Raging wildfires: Climate changes to blame for record season?

Saturday 16 July 2011 at 06:07 am Raging wildfires: Climate changes to blame for record season?

By Pete Spotts

The images are stark: soot-grimed firefighters steering bulldozers or wielding shovels to clear underbrush; curtains of orange flame tracing the contours of summits; aircraft dumping chemicals to slow a fire's progress.

Between Jan. 1 and early July of 2011, slightly more than 38,000 wildfires charred the landscape in the United States at a record pace. So far this year, wildfires have consumed just under 4.9 million acres of forest and grassland, a cumulative expanse the size of New Jersey.

That's 1 million more acres than fires consumed during the same period in 2006, which saw a record 9.9 million acres burned for the entire year.

Beyond the numbers, this year's fires may provide the first large-scale tests of the effectiveness of projects undertaken over the past decade to help forests survive wildfires, several specialists say.

The West's forests are adapted to deal with certain types of wildfires, researchers note. But since the mid-1980s, they add, some of these forests have experienced an increasing number of fires to which they are not well adapted.

Many researchers trace this shift in part to climate change. more

Hybrid Moves Into Housing

Sunday 22 May 2011 at 01:14 am Hybrid Moves Into Housing

By Brenda Krueger Huffman

(Chicago) – Recycling - Check. Conserving energy - Check. Hybrid car - Next car, check. Hybrid home system - What? Yes, it’s here. Hybrid has seamlessly, successfully moved into housing.

Safety Power, Inc. was initially started to provide homes with back up power. The company quickly grew to include renewable energy options and advising commercial and industrial clients with electrical conservation. Recently the company has come full circle and began marketing a new more capable type of renewable energy system for homes.

The award winning firm was voted one of the “Top 5 Sustainable Product Companies in Illinois” and continues to grow its residential client base in Illinois, Indiana, and Wisconsin. Safety Power also serves larger firms on the national level.

Robert Brazzale, President of Safety Power, a master electrician turned entrepreneur, began Safety Power in 2007. An avid member of Local First Chicago, Rob believes in assisting sustaining local economies with green collar jobs and belongs to many green orientated groups in Chicago and around the country. more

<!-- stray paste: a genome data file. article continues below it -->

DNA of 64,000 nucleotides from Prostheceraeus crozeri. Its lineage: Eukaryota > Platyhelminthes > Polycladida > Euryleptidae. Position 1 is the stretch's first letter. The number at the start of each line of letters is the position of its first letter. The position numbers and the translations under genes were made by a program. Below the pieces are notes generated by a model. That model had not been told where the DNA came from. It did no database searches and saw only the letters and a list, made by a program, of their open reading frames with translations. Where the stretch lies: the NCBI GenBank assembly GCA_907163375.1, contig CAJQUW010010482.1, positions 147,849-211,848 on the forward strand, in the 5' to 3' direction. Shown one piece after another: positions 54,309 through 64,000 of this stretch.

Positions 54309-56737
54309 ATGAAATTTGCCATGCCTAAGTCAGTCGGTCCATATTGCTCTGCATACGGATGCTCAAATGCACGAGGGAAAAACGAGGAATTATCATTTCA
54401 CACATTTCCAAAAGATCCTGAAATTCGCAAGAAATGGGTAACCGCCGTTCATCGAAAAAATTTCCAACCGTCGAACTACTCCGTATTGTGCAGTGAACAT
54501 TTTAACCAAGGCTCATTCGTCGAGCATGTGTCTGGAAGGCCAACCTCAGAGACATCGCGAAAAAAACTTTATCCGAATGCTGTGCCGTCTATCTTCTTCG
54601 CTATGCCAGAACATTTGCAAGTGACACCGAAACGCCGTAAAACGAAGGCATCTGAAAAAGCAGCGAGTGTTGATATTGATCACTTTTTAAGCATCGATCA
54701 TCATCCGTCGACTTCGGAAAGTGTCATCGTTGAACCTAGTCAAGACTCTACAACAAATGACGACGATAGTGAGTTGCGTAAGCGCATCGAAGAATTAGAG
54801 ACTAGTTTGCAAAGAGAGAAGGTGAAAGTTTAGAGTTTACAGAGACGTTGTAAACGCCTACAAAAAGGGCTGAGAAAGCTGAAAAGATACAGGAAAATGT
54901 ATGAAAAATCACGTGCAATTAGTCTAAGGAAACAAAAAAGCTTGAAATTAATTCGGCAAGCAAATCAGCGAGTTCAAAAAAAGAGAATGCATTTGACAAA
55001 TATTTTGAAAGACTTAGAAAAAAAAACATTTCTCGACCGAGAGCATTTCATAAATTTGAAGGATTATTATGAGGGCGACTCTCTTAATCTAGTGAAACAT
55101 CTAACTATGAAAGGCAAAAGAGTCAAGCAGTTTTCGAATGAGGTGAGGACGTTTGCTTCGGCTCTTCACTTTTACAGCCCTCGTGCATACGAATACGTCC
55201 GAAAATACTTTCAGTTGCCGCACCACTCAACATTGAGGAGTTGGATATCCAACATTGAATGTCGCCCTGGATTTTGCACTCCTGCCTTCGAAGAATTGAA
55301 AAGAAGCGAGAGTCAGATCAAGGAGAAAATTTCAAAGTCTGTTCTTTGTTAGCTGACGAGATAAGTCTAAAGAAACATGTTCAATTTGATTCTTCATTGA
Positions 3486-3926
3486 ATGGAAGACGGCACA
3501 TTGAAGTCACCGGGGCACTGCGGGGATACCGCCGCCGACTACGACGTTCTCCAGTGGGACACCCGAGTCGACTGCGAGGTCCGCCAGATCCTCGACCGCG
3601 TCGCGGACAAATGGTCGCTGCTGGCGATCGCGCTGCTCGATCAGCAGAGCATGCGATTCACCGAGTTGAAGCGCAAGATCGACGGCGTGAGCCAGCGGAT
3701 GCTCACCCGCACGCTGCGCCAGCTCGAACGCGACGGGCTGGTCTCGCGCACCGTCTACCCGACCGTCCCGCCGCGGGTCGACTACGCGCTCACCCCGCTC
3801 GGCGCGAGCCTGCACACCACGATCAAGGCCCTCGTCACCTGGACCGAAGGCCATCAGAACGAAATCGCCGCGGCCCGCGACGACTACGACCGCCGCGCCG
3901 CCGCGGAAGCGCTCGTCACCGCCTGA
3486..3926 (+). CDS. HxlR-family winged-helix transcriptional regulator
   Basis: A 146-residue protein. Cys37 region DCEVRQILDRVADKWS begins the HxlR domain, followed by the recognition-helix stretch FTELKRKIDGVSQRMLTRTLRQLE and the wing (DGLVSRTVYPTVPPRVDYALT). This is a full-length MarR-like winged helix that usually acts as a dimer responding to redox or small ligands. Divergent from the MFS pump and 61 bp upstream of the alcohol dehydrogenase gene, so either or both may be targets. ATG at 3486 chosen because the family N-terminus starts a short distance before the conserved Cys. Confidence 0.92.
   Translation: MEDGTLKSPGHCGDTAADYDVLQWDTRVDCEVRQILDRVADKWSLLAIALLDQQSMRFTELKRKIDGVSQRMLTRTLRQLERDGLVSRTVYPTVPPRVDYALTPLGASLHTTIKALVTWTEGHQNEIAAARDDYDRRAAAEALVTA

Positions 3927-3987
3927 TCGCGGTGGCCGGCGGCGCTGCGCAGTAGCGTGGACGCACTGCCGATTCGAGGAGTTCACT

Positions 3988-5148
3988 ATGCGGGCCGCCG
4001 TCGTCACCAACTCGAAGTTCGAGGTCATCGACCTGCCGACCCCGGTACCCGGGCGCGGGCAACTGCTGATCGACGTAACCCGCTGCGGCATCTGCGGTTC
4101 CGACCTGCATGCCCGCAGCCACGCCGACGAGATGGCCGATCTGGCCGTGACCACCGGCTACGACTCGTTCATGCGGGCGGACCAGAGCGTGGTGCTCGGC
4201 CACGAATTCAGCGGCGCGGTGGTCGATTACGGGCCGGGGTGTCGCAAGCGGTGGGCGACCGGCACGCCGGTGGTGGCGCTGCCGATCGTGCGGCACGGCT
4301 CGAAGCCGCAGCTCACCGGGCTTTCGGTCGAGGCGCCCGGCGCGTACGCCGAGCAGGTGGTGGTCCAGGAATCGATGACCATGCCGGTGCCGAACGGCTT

Are electric car makers missing the trick?

Tuesday 29 March 2011 at 11:12 am Are electric car makers missing the trick?

by Martin Ott

I believe that electric car makers may be driving us all down the road that may result in the same sort of technology failures that we have seen in the past.
I'm not referring to the Sinclair scooter here but cast your mind back to the débâcle of Betamax v VHS home recording systems. The eventual winner was the technically inferior VHS but the battle was not resolved until innumerable consumers had paid out for worthless Betamax systems. Back in the 70's a similar conflict occurred over audio systems when America fell in love with the 8 track tape system that moved magnetic tape in a loop over the player head at a high speed resulting in a better sound. The world market finally dictated that the audio cassette was the way to go but not until millions of consumers had been lumbered with home and in-car systems that went down the technological cul de sac. more

Wind Turbine Manufacturer Acknowledges SGS´s Contribution towards Successful Project Completion

Tuesday 29 March 2011 at 10:57 am by Suresh Varma

The Theni Wind Farm project was developed by CLP India Pvt. Ltd., one of the major wind farm project developers in India. Located in the south western part of Tamilnadu, a southern state of the country, the facility consists of 60 Vestas V82 geared wind turbines. As recognition of its contribution towards the successful execution of this wind power project SGS received Vestas award.

Each turbine at the wind farm has a capacity of 1.65 MW IEC Class IIB machine with a blade diameter of 82 m. After a six-month long completion period, the Theni Wind Farm was officially opened in May, 2010.

Acting as contract engineer during project execution, SGS was responsible for ensuring that all activities were carried out at the site by the contractor in line with the final agreement. In doing so, SGS supervised the quality of construction works, the fulfillment of the technical parameters and kept the project within the scheduled time and contracted price. more

E.ON uses PPC's Broadband Powerline technology in smart grid project

Tuesday 29 March 2011 at 10:37 am E.ON uses PPC's Broadband Powerline technology in smart grid project

by Power Plus Communications

Mannheim - Power Plus Communications AG (PPC), the leading provider of Broadband Powerline Communication systems (BPL) for smart grids has taken on a key role within an E.ON smart grid project to facilitate an extension of Cisco's Connected Grid Solution.